4 people dead in Bangkok, 64 injured -
but nothing cleared in Thailand

One police officer and three civilians were killed and 64 injured as authorities tried to reclaim the anti-government protest site at Phan Fah Bridge on Ratchadamnoen Avenue in Bangkok un Tuesday February 19 (see Bangkok Post).
But the try to clear the protests site by the government of Yingluck Shinawatra did clear nothing. On Wednesday strong protests were ongoing. After the protesters had blocked Government house, protest-leader Suthep Thaugsuban on Wednesday led about 20000 protesters to block Yingluck Shinawatra from entering the Office of the Defence Permanent Secretary at Muang Thong Thani, which she had been using for cabinet meetings, as Bangkok Post reported. The prime minister did not show up.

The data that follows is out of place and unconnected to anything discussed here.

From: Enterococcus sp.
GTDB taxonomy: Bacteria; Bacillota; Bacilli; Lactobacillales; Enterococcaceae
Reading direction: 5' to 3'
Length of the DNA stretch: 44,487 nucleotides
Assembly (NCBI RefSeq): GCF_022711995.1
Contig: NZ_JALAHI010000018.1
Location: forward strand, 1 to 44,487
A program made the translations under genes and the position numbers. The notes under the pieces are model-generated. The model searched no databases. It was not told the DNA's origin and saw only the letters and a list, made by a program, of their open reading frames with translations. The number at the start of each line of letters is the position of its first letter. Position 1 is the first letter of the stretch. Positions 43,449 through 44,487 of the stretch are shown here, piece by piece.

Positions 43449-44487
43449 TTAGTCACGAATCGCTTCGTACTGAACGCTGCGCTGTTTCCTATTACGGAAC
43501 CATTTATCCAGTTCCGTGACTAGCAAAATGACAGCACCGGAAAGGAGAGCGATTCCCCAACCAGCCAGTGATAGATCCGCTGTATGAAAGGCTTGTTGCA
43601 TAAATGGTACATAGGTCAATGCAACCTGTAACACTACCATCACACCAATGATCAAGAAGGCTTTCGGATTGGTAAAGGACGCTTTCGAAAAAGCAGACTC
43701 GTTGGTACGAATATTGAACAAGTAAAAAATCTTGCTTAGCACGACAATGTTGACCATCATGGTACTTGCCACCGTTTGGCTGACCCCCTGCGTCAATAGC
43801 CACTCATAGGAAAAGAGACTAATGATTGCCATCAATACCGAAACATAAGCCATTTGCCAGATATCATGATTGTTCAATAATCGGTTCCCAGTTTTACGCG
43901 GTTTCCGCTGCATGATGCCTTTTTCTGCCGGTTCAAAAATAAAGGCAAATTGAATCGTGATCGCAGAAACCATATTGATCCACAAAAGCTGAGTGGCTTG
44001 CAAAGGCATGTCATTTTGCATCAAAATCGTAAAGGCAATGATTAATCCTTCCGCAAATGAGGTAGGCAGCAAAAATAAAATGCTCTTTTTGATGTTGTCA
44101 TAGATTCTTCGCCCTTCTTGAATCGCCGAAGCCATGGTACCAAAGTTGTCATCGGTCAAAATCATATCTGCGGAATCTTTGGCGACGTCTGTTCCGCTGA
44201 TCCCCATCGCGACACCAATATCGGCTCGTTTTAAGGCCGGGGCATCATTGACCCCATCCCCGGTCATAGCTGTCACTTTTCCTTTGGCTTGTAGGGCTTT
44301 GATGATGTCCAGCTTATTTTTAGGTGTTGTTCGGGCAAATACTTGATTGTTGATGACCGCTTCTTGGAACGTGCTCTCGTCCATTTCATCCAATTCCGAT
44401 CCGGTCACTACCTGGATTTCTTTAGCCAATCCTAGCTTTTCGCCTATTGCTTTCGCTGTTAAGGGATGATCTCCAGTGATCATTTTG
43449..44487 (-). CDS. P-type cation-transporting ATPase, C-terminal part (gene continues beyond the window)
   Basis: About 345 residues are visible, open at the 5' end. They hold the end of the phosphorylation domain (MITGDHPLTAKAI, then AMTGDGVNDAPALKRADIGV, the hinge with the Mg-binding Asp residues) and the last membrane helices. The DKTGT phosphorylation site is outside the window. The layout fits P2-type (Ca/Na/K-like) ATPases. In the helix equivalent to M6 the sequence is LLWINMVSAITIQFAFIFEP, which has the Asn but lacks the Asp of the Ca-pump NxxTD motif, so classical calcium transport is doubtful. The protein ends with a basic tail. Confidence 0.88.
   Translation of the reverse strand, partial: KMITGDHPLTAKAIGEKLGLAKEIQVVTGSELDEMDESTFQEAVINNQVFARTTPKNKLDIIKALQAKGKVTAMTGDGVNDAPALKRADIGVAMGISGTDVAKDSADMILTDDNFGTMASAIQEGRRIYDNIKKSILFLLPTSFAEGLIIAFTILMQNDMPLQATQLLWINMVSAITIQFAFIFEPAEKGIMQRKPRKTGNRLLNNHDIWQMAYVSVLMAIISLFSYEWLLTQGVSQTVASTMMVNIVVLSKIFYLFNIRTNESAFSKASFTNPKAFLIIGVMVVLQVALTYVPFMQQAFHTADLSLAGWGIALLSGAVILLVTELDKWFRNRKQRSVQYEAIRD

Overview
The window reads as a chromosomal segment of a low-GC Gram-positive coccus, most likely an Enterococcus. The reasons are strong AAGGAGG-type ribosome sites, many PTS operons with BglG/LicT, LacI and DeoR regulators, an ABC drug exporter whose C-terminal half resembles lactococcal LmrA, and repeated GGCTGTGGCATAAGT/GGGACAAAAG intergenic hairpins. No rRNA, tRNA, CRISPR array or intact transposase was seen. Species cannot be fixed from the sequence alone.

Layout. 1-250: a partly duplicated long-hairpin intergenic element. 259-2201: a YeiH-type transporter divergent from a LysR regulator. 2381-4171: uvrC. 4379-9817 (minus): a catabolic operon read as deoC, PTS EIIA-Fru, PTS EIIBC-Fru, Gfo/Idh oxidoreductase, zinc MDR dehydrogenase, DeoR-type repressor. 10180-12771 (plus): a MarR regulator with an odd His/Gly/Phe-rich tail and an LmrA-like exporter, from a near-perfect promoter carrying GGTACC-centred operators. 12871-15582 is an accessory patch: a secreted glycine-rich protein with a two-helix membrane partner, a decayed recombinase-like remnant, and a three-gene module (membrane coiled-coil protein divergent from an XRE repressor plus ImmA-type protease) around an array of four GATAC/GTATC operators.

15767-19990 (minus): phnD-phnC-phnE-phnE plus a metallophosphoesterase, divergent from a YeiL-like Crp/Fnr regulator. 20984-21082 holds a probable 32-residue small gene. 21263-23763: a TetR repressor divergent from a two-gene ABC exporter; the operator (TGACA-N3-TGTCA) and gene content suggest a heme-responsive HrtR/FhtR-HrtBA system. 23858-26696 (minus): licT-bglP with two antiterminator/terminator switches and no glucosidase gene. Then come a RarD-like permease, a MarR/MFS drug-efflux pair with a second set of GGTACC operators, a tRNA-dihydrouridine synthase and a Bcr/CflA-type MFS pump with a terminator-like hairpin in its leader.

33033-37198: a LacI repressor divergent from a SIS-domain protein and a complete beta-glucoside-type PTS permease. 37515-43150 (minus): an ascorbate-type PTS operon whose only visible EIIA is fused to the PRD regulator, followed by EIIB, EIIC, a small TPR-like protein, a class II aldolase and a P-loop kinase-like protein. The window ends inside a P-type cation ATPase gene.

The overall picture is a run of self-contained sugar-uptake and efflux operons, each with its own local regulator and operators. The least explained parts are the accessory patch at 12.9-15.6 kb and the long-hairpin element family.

Suthep Thaugsuban, whom the police has orders to arrest, was able to talk to General Apichart Saengrungruang, director of the Defence Industry and Energy Centre. Suthep called for the armed forces to side with demonstrators to quickly wrap up the campaign to oust the prime minister. But General Apichart insisted on no military involvement in settling the conflict, saying that political problems should be resolved by political means (read Bangkok Post).
The anti-government movement scored a major victory on Wednesday when the Civil Court ruled in favour of protester Thaworn Senneam's petition, prohibiting the government from abusing the emergency decree to subvert people's right to peaceful and constitutional assembly. The court by a majority vote ruled that the government's Centre for Maintaining Peace and Order (CMPO) cannot use force to disperse the protest, as The Nation reports.
"We deserve better: it's time to restart Thailand", wrote the former Thai prime minister Abhisit Vejjajiva, leader of the Democrat Party, in the Financial Times. "Only someone credible and accepted by all sides can lead the reform process and manage the short transition to new elections in which everyone participates."